Let me be clear: I am not against vocational training or apprenticeships. Nearly all work has its honor and occupational elitism is anathema to me. We can and should do far more to elevate the trades and develop true craftsmanship as we improve American technical and vocational education. We need to look no further than Germany, Australia or Switzerland to verify the efficacy of this approach. In Switzerland, children start learning about apprenticeship opportunities as early as fourth grade and nearly 70 percent of students take part in the program. In what is perhaps the greatest endorsement of this model, roughly half of all Swiss business leaders participated in the country’s apprenticeship programs in their early years.
We also know that there are examples of tracking that can be positive. A recent report notes that having a larger percentage of eighth graders in tracked math classes produced a larger percentage of high-scoring AP students four years later. Moreover, this enhanced performance held across racial subgroups—white, black, and Hispanic.
Another study demonstrated that black and Hispanic students excelled in “gifted” classrooms when given the opportunity. Many of the minority students did not meet the cutoff scores for “giftedness,” but were added just to fill the classrooms. The results showed that these students could thrive in this environment given the chance, supporting the idea that if we push students in every classroom with higher academic standards and skilled teachers they will succeed, no matter their background.
The point is we cannot allow any “system,” policy or administrator to unfairly and prematurely determine how our children will be grouped or tracked. Instead, parents and students must be developed educationally in an academically challenging culture of learning. Any student, regardless of race, income or ZIP code must be given the opportunity – and the support – to pursue his or her academic dreams. However, this will only happen if we are committed to preparing every American student.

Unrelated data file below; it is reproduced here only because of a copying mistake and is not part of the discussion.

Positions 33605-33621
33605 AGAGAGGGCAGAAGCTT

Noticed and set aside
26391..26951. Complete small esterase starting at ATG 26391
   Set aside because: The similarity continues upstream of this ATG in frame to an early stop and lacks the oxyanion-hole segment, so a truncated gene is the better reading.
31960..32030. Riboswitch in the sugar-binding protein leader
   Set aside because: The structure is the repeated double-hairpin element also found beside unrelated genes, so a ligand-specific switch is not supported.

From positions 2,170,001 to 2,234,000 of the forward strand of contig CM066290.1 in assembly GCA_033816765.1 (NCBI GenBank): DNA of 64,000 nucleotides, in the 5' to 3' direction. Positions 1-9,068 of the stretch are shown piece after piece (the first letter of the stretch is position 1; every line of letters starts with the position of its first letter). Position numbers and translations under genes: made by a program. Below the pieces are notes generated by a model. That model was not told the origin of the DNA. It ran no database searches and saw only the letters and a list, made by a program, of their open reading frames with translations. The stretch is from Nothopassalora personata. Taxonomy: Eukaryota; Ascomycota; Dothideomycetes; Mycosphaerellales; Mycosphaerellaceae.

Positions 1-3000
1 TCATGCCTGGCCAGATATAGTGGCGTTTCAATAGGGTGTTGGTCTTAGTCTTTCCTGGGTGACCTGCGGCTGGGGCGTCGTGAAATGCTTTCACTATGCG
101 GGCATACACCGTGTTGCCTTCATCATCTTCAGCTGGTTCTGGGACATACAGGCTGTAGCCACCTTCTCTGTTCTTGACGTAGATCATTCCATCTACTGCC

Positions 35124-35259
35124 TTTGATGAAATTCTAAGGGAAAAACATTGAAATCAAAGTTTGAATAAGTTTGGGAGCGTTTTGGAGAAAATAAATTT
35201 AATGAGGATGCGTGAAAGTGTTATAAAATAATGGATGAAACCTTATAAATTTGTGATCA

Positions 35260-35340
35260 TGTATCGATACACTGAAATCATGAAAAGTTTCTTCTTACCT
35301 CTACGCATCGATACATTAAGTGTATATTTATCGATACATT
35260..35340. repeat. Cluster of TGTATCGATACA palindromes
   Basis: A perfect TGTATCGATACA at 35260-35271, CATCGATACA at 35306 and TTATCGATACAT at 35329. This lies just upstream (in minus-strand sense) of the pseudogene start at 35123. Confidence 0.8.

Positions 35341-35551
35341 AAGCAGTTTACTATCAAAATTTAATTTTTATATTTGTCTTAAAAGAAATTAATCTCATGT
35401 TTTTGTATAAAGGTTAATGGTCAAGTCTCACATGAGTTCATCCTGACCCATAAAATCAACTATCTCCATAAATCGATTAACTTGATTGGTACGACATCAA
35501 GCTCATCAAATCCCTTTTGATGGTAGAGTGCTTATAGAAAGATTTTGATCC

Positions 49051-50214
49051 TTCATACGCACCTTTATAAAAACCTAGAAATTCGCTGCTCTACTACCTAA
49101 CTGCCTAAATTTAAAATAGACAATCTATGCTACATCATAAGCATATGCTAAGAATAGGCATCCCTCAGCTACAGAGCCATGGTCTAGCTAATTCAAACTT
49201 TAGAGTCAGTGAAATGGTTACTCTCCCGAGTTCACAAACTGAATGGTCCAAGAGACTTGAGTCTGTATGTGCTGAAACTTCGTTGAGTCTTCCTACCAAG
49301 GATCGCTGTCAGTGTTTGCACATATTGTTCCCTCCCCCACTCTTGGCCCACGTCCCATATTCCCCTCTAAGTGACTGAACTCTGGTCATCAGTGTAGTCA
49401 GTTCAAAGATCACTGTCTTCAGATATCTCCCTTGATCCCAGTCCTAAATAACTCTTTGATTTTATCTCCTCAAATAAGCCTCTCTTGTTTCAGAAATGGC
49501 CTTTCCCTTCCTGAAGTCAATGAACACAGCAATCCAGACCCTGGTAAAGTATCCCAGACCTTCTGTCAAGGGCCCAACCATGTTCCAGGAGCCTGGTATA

Consider this: as of 2015, one-in-four children born in the United States is Hispanic and over half (50.2 percent) of all children born were minorities. As the minority population in America explodes, it is imperative that our educational priorities and policies evolve to meet new and growing realities in our country’s demographics. If we fail, we risk creating a permanent educational underclass of citizenry robbed of one of our most fundamental American freedoms – choice.
We need to once again raise a red flag of awareness to continue to examine the practice of educational tracking and grouping. We must carefully monitor how minority students are grouped and ensure that state systems have clear guidelines regarding content mastery and flexibility for students to move up. In addition, students must and should be presented with ample opportunities to pursue apprenticeships, co-ops and internships. Our collective socioeconomic future requires that the college track never becomes an elitist track. We must never intentionally or inadvertently exclude what will soon become the majority of America’s students from the immeasurable value of a traditional, college degree because we assume they are destined for something more accessible and “reasonable.” True educational equity demands that we elevate the status of vocational and technical education, as well as increase access to traditional four-year degrees, thus ensuring that students can choose their calling, and not have their educational destiny ‘tracked’ by others.